By Tsitsi Ella Jaji
Africa in Stereo analyzes how Africans have engaged with African American track and its representations within the lengthy 20th century (1890-2011) to supply a brand new cultural historical past testifying to pan-Africanism's ongoing and open theoretical power. Tsitsi Jaji argues that African American renowned tune appealed to continental Africans as a unit of cultural status, a website of delight, and most significantly, an expressive shape already encoded with innovations of artistic resistance to racial hegemony. Ghana, Senegal and South Africa are regarded as 3 certain websites the place longstanding pan-African political and cultural affiliations gave expression to transnational black cohesion. The ebook indicates how such transnational ties fostered what Jaji phrases "stereomodernism." getting to the specificity of varied media during which tune used to be transmitted and interpreted-poetry, novels, movies, recordings, fairs, stay performances and websites-stereomodernism bills for the function of cultural perform within the emergence of harmony, tapping music's potential to refresh our realizing of twentieth-century black transnational ties.
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Extra resources for Africa in Stereo: Modernism, Music, and Pan-African Solidarity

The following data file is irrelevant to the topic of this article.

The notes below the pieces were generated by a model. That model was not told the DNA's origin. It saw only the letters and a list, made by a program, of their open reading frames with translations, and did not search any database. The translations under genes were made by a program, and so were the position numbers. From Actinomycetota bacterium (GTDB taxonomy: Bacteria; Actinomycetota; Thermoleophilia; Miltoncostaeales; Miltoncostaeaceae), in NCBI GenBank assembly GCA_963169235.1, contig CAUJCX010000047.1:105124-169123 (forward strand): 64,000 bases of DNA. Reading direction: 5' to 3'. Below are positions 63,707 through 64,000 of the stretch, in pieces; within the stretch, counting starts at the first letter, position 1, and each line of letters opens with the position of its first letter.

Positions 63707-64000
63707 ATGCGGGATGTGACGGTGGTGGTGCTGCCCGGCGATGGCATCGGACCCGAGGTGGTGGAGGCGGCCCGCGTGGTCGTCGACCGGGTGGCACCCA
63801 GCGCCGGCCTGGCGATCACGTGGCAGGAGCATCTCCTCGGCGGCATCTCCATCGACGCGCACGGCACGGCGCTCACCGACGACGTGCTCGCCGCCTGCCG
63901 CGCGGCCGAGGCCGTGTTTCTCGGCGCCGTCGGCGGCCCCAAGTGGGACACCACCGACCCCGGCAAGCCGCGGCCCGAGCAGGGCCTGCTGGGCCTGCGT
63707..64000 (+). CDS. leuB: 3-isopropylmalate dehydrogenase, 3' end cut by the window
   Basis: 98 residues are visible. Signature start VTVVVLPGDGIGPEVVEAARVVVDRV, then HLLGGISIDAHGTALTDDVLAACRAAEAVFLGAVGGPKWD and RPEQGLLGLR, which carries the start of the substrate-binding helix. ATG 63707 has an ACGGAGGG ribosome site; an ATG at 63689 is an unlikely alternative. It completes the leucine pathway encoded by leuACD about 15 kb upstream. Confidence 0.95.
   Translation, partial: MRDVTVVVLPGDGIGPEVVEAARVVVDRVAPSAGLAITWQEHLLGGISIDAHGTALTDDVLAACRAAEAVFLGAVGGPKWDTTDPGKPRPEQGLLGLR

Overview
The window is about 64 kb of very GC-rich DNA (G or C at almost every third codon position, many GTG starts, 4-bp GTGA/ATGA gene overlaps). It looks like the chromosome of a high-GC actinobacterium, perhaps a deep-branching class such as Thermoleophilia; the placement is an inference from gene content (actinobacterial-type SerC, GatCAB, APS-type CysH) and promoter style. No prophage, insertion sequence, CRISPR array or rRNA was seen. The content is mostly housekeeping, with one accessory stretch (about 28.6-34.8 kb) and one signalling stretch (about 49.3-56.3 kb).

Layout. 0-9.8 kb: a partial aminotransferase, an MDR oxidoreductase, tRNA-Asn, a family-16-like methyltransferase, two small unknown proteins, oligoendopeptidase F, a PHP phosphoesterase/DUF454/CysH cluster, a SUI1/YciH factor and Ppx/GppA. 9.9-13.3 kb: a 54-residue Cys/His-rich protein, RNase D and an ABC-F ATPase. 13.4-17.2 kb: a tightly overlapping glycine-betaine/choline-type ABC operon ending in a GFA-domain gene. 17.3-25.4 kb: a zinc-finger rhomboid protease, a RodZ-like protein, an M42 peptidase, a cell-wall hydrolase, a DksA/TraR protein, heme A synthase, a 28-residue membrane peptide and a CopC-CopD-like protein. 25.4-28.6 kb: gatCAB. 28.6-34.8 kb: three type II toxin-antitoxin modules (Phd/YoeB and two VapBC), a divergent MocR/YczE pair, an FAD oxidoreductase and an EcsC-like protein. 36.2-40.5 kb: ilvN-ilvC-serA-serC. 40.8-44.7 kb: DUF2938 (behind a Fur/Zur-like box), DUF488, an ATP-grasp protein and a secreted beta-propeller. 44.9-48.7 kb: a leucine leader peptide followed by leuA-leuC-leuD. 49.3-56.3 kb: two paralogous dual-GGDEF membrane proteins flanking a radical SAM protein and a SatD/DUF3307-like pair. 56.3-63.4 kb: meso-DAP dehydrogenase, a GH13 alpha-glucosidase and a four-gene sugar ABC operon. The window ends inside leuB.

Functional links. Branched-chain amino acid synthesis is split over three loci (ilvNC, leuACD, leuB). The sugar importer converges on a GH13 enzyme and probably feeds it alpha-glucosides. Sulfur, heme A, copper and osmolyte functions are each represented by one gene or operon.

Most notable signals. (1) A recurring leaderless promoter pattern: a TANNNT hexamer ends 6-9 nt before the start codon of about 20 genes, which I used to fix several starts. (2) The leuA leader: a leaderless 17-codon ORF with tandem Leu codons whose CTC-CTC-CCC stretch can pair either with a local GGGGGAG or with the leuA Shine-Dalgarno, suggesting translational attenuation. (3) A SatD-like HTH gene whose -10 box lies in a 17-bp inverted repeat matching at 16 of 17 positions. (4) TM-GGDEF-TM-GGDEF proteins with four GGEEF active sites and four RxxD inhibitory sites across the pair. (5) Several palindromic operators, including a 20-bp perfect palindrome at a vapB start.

Manning Marable’s dissertation on Dube, “African Nationalist: the Life of John Langalibalele Dube” (1976, UMD) is the most complete source. Hunt Davis, Shula Marks, Heather Hughes, as well as Cherif Keita’s film Oberlin-Inanda: The Life and Times of John L Dube (2005). indd 27 10/30/2013 6:54:06 PM 28 Africa in Stereo named Ilanga Lase Natal (The Natal Sun) two years later. His star continues to rise, and in 1912 he is elected president of the first nationwide black political assembly, the SANNC, and goes on to make several diplomatic tours on its behalf.
This generation placed a premium on fluid transitions between languages, ethnic identities, media, and art forms, a value they shared with other global movements of racial uplift. The aesthetic and political innovations in their modernism were couched in transcription, a set of writerly practices shuttling between sound and text. Transcription enabled an ambitious reimagining of the possibilities of citizenship and solidarity, both with other races within South Africa and with antiracist and anticolonial movements in other regions.
These media forms are as much technologies of solidarity as the music itself. Through them, the essential work of listening brings affiliation, affinity, and negotiated resolution into acoustic liveness, fully resonant (or, equally important, muffled) across geographic, ethnic, linguistic, and technical fissures. My interest in the role of media forms arises most organically out of the fact that across the period covered in Africa in Stereo the means of cultural access has often determined the meanings made, audiences reached, and ends music is turned to.